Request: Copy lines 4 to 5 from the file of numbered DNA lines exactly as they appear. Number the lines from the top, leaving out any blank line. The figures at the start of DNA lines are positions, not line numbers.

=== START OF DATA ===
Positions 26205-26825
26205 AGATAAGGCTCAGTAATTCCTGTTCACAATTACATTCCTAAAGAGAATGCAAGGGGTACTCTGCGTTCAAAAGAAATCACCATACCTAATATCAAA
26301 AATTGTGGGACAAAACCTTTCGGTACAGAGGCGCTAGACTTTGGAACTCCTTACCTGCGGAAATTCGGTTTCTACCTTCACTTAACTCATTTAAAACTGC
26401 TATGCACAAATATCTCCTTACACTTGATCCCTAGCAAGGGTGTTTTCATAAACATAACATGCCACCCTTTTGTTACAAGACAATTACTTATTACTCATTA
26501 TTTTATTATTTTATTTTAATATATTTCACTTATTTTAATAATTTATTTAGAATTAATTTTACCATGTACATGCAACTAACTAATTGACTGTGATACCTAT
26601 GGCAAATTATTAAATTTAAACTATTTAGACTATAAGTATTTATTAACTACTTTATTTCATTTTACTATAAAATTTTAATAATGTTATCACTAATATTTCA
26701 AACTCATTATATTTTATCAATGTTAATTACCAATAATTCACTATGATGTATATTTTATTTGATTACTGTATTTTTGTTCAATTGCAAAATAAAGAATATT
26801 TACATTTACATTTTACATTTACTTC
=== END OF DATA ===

26401 TATGCACAAATATCTCCTTACACTTGATCCCTAGCAAGGGTGTTTTCATAAACATAACATGCCACCCTTTTGTTACAAGACAATTACTTATTACTCATTA
26501 TTTTATTATTTTATTTTAATATATTTCACTTATTTTAATAATTTATTTAGAATTAATTTTACCATGTACATGCAACTAACTAATTGACTGTGATACCTAT